It was a moment of great importance for the health of English working gundogs.
Tail docking prevents injury to dogs that spend hours at a time forcing their way through punishing cover.
Most pet dogs do not get involved in this kind of activity in such an intensive way and are fine with their tails left on. But for working dogs, the removal of the end of the tail at a few day’s old can prevent much suffering and surgery (amputation) in later life.
I have now come across several cases of spaniel owners that have been very disappointed to find that they cannot have their working strain pups docked under the new rules.
I think it is important to make it clear that not everyone will be able to have their puppies docked. Even puppies from the best working lines may go undocked if you don’t plan ahead.
This is because of the way in which evidence is collected to prevent abuse of the exemption
Preventing abuse of the exemption
Obviously the government needed to take steps to prevent abuse of the exemption which benefits English gundogs (and which Scottish gundogs are sadly denied).
Indeed, it is important that abuse is prevented in order to ensure that the exemption itself is not challenged and overthrown by well-meaning do-gooders.
To prevent abuse of the exemption, the government have set out requirements for the provision of evidence to try to ensure that the dogs to be docked will be used for work.
Unfortunately there is a problem here.
The puppies must be docked at only a few days old. This is essential in order to minimise any pain or discomfort to the pups. Yet very few if any puppies are sold before they are five days old!
Who will own the dog in the future
Many breeders will have a waiting list, but until the puppies change hands at around eight weeks old, they are the property of the breeder.
People change their minds. Just because someone says they want a pup before the bitch has whelped, does not mean that they will go ahead and buy one when the time comes.
It simply is not possible to determine with any certainty, who will buy the puppy in the future. Let alone prove that the puppy will be worked.
The requirement for evidence therefore has to concern itself with the mother of the puppies and with the owner of the bitch and of the pups at the time of their birth.
You need to work your bitch before you breed
As a result, and this is very important, if you do not work your bitch, or are not actively involved with shooting and with working gundogs, you are unlikely to fulfill the requirements for having your puppies’ tails legally docked.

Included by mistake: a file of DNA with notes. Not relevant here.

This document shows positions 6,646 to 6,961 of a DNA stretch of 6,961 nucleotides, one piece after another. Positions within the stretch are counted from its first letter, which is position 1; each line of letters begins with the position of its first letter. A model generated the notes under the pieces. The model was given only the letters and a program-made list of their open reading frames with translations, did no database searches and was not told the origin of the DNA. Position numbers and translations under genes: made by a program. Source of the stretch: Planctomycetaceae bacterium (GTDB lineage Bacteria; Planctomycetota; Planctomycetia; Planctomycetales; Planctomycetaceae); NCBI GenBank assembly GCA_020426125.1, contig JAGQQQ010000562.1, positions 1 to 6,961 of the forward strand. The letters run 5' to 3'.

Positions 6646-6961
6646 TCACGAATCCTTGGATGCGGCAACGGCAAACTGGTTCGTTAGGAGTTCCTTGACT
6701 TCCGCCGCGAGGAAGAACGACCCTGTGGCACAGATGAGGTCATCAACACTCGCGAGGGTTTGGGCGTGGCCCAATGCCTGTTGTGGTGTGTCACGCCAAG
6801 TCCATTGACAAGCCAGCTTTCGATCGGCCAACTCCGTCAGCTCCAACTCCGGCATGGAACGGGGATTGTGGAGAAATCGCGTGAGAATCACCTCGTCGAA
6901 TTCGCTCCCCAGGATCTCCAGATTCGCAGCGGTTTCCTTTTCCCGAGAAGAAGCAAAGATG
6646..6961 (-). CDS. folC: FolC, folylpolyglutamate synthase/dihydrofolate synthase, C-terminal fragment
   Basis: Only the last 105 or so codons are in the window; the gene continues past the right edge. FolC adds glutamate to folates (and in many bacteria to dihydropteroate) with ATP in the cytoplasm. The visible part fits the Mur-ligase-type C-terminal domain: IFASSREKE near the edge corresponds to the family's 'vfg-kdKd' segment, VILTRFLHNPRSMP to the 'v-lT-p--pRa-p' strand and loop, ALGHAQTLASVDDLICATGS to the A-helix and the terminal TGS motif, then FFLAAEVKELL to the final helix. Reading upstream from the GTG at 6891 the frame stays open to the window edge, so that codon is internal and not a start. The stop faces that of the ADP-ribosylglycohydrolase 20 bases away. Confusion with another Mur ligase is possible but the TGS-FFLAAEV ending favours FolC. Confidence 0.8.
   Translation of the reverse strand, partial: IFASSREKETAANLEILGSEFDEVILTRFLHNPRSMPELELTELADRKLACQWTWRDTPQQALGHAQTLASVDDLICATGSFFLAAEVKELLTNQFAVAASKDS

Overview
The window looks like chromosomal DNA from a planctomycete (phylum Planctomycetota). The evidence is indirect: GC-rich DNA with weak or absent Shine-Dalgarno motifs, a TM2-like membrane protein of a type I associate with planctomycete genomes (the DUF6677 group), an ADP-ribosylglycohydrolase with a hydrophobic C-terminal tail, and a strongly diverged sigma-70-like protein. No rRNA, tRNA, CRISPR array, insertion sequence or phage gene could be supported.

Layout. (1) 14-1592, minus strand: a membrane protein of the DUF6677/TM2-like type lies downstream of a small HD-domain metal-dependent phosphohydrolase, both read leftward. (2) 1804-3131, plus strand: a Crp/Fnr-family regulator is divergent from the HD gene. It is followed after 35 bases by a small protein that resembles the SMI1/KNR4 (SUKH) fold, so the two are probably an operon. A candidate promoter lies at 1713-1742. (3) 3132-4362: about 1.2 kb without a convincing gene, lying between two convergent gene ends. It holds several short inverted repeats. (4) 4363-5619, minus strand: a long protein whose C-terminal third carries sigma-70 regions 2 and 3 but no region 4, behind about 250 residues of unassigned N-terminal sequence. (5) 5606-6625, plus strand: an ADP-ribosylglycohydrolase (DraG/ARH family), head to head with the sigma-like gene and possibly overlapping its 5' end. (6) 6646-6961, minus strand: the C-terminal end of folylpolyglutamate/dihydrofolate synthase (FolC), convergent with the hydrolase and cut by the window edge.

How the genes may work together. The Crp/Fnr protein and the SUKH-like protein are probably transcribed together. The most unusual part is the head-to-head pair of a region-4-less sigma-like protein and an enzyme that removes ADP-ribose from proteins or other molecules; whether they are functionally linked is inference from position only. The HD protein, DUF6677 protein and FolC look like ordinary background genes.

Let’s have a look at the evidence required
Options for providing evidence
In order to get your puppies docked you must provide one of the following
(vi)evidence that the owner of the dog, or an agent or employee of the owner most likely to be using the dog, will be using the dog for work in connection with lawful pest control;
(vii)a current shotgun or firearm certificate issued to the owner of the dog, or to the agent or employee of the owner most likely to be using the dog for work in connection with the lawful shooting of animals;
(viii)a letter from a gamekeeper, a land-occupier (or his agent), a person with shooting rights, a shoot organiser, a club official, a person representing the National Working Terrier Federation, or a person engaged in lawful pest control, stating that the breeder of the dog whose tail is to be docked is known to him and that dogs bred by that breeder have been used (as the case may be) on his land, or in his shoot, or for pest control.
Taken from legislation.gov.uk
It is all about you
Obviously the owner of the dog at three days old is normally the owner of the dam. That would be you.
It may seem annoying if you intend to sell your pups to working homes, but based on the regulations above, you are unlikely to be able to get their tails docked if you don’t either
- Work the puppies mother yourself
- Work other dogs that you have bred in the past
- Employ someone to work the puppies’ mother
- Regularly lend the puppies’ mother to someone that works her.
In other words, if your bitch is not a trained gundog, and you haven’t trained and worked any of your other dogs, you cannot have your puppies’ tail docked.
It is all about you and your lifestyle, not about the lives that puppies are destined for.
Is it unfair?
This may seem unfair, but in broad terms I think it works.
For the most part, puppy buyers looking for a working dog will want evidence of the mother’s working ability. They will at least want to know that she retrieves, and hunts keenly, even if she has not been properly trained.
So any hopes of working homes for a litter of puppies may not be realised in any case, if the owner has never worked their mother.
As far as the evidence requirements are concerned, I can’t think of an alternative way of gathering evidence without abusing and therefore risking our precious exemption. Can you?
Making sure you can have your pups docked
If you are intending to sell your puppies to working homes it is vital that you plan long before you have your bitch mated.
You must work your bitch, or have her trained and worked by someone else on your behalf. You will then need to provide evidence that you have done so, as outlined in the regulations quoted above. Remember, the law is concerned with you and your bitch, and not with her puppies.
So it is up to you to make sure you meet the requirements.
Once you have done so, you will also need to find a vet willing to dock tails. Vets are not obliged to dock if they do not want to, but in most areas of the UK it is not difficult to find a docking vet, provided you are prepared to make a bit of a journey. And provided again, that you plan ahead.
Check with your vet before having your bitch mated, and make sure you have a ‘back-up’ vet in case yours is taken ill, or happens to be on holiday when needed.